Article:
Sunday, August 06, 2006

Beer list: Jack Fry’s Restaurant.

Recently a diligent patron dropped off a current beer list from Jack Fry’s Restaurant, and as I was looking it over it occurred to me that information like this may be of interest to readers.

Admittedly, it’s been a couple of years since I’ve dined at Jack Fry’s, but the experience has been uniformly excellent during these past visits.

Here’s the history of the restaurant, as described by Louisville restaurant critic Robin Garr at Robin Garr’s Louisville Restaurant Guide:

The original namesake and owner, Jack Fry, started a neighborhood tavern with the repeal of Prohibition in 1933 and ran it as a local institution until the late '70s, whereupon - gentrifying in step with the neighborhood it's in - it went upscale under new management, shedding its stale-beer-and-peanuts ambience in favor of something just as comfy if a bit more dressy.

And suddenly it's been a quarter of a century, and the "new" Jack Fry's has earned a place in Louisville's heart.

That's what I call enduring popularity, and Fry's has earned it the old-fashioned way, by consistently offering excellent fare in a comfortable setting. I rarely leave here after a meal without a happy, satisfied smile.

For the food menu at Jack Fry’s and further information, visit the restaurant’s web site.

Here’s the beer list, with the price following the beer. I’m assuming all these are 12-oz. bottled selections; it’s possible that a mainstream lager is on draft.

BBC Altbier 4
Bitburger Pilsner 4
Pilsner Urquell 4
Hoegaarden 5
Harp Lager 4
Sierra Nevada 4
Anchor Steam 5
Bell’s “Oberon” Summer Ale 5
Samuel Smith “Nut Brown Ale” 7
Rogue “St. Rogue Red Ale” 5
Abita “Turbo Dog” Dark Brown Ale 4
Fuller’s ESB 5
Hennepin “Belgium Style Ale” 6
Orval Trappist Ale 10
Guinness Stout 5

At the bottom, and appropriately, there are insignificant others: Budweiser, Bud Light, Miller Lite and Beck’s NA ($3 each) and Amstel Light ($4).

Jack Fry’s qualifies as “upscale” in the Curmudgeon’s lexicon, and this perhaps explains $10 for an Orval, although it strikes me as gouging to charge $5 for a bottle of Oberon. The remainder seem reasonably priced considering the setting.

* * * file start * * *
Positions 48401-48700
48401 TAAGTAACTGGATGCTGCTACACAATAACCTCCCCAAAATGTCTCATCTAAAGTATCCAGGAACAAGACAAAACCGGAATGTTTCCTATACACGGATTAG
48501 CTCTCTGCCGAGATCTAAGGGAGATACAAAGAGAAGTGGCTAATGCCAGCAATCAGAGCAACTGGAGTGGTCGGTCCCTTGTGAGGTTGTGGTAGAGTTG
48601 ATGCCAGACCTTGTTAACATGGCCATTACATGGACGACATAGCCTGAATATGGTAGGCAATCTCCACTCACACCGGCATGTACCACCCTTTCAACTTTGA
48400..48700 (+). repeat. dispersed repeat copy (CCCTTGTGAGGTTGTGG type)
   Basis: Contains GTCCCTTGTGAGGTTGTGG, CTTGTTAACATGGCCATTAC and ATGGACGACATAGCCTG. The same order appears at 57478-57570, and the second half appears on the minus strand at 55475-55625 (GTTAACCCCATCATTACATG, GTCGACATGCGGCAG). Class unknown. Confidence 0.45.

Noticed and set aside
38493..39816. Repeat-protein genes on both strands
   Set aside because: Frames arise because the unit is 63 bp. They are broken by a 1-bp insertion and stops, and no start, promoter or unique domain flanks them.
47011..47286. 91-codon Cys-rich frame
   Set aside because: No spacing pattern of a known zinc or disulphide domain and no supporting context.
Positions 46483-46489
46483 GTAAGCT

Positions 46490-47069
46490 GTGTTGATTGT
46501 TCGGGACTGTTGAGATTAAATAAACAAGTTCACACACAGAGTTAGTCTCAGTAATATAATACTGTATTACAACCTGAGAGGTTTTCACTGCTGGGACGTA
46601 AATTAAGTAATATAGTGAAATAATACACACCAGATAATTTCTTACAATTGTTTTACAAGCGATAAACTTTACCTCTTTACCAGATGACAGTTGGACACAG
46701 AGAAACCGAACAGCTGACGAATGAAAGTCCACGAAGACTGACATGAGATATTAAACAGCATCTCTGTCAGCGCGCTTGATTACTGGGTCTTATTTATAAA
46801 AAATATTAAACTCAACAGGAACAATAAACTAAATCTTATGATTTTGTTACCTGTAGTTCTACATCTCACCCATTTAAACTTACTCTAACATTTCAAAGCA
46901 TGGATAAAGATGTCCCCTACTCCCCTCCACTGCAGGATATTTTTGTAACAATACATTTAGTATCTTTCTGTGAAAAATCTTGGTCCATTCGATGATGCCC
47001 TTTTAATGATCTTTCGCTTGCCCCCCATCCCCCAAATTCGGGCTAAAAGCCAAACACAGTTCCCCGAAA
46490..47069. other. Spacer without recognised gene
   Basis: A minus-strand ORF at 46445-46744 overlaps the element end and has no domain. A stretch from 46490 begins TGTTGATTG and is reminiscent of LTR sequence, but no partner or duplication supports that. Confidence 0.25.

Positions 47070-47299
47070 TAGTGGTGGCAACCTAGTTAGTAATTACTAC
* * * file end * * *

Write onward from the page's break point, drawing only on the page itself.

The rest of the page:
As with other restaurants of a similar ctaegory, good beer may not be the reason you choose to go ... but it helps to know that it's there, all the same.

1 comment:

Bicycling For Louisville said...

I dropped of the beer menu for Roger to examine, i had "removed" it from the small, attractive holder that it's delivered to the Fry's patron in.

and i will personally take credit for bringing "better" beer to one of Louisville's most interesting "fine dining" establishments. the story goes back to the late 80s. i was at a private party there, and when i asked about anything other than Bud&Miller Susan Siler felt like she had to do whatever she could to please her special guests. she went across the street, to the drug store, and bought back a six-pack each of Heinekin and Amstel. "better beers" have been on the menu ever since. ;-) the current bartender, "Victoria", has single-handedly taken great pride in putting together a diverse and attractive beer menu - not knowing when i'm going to be stopping by to criticize the list again. don't expect to be served with the proper glassware however. space limitation behind the small bar require that beer-drinkers share the same glassware as the wine-drinkers.

there is one footnote to Robin Garr's history of the place. i lived on Cherokee Road in the mid 1970's and at that time Jack Fry's was called Por Que Nos (Why Not). it was one of Louisville's first mexican eateries and their food came out of cans - off the back of Old El Paso semi trucks. it only lasted a few years, before it was bought by the woman (her specialty was deserts - i can't remember her name but i do remember she loved to drink) who later sold the place to Susan who did all of the current renovations.

john paul ~